Impact of Aseismic Ridges on Subduction Systems: Insights From Analog Modeling

A. G. Flórez-Rodríguez*, W. P. Schellart, V. Strak

*Corresponding author for this work

Research output: Contribution to JournalArticleAcademicpeer-review

Abstract

The influence of aseismic ridges on subduction kinematics and dynamics, and on the deformation of the overriding plate, remains a topic of debate. This study presents laboratory-based geodynamic models that simulate the process of aseismic ridge subduction below an overriding plate. The analog experiments show that, depending on its size, subduction of an aseismic ridge can impact on the kinematics of subduction, overriding plate deformation and, to a lower extent, on the geometry of the slab and that of the trench. Specifically, it can cause a reduction of the subducting plate and trench retreat velocities, decreases overriding plate extension and even drives local forearc shortening for the widest ridge, increases the slab dip angle next to the aseismic ridge, but decreases the dip angle at the aseismic ridge in case the ridge is thick and wide, and produces a local perturbation (indentation) of the trench geometry. The magnitude of the described modifications relies to a comparable extent on aseismic ridge width and thickness. The effects of aseismic ridge subduction observed in our models compare to those of the Louisville Seamount Chain, the Cocos Ridge, and the d'Entrecasteaux Ridge system in nature and provide an explanation for the local deformation observed at these subduction zones.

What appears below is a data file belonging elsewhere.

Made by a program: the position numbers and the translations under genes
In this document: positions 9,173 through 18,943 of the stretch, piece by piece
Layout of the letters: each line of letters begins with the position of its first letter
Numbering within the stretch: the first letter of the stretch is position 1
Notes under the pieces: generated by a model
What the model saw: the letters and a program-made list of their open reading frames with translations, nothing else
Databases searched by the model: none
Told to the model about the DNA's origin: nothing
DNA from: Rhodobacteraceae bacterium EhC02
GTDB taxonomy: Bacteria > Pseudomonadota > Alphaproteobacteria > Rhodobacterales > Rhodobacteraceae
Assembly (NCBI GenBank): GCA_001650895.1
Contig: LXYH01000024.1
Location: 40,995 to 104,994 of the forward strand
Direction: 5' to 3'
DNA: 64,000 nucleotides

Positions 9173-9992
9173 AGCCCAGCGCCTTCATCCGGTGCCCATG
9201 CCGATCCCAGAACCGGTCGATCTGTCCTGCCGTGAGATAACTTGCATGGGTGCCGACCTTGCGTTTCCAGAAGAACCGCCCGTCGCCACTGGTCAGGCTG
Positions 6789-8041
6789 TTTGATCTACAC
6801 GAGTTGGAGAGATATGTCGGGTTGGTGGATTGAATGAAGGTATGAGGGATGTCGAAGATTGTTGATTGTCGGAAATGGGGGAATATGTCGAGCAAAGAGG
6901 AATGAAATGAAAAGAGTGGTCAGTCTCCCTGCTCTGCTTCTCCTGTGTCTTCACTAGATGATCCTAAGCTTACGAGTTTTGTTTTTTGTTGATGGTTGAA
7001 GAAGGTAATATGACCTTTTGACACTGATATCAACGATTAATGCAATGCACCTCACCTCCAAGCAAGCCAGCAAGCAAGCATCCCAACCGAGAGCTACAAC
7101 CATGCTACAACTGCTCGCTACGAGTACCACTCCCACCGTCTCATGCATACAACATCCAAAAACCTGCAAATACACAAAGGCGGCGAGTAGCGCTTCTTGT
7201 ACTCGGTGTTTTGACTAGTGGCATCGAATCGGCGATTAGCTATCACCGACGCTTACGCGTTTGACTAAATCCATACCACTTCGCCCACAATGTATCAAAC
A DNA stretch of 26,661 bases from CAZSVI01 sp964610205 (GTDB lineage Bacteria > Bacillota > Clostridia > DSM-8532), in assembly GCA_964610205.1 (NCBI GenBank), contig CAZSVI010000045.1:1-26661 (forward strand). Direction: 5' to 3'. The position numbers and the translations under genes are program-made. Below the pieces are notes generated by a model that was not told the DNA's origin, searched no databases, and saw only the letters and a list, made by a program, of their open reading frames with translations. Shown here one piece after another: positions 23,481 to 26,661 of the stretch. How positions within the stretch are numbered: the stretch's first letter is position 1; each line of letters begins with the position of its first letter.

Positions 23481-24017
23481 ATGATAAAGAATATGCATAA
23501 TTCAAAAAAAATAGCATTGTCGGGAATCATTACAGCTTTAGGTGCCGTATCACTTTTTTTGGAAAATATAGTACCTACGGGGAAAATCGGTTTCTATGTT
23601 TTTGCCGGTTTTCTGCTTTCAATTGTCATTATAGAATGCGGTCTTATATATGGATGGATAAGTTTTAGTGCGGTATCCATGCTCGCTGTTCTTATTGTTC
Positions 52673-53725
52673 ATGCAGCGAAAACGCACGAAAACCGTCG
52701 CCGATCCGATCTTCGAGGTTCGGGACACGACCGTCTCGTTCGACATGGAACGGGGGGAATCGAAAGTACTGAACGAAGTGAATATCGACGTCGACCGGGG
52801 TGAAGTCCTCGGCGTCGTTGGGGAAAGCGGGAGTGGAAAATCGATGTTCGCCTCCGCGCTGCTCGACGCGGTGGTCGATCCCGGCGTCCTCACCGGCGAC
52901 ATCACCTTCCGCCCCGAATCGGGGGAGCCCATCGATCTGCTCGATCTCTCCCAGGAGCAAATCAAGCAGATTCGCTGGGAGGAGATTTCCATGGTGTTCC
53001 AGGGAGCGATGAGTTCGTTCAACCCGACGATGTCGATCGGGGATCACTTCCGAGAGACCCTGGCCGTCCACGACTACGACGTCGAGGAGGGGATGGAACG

Original languageEnglish
Pages (from-to)5951-5969
Number of pages19
JournalJournal of Geophysical Research: Solid Earth
Volume124
Issue number6
Early online date9 May 2019
DOIs
Publication statusPublished - Jun 2019

Keywords

  • analog models
  • aseismic ridge
  • overriding plate deformation
  • slab dip
  • subduction
  • trench geometry

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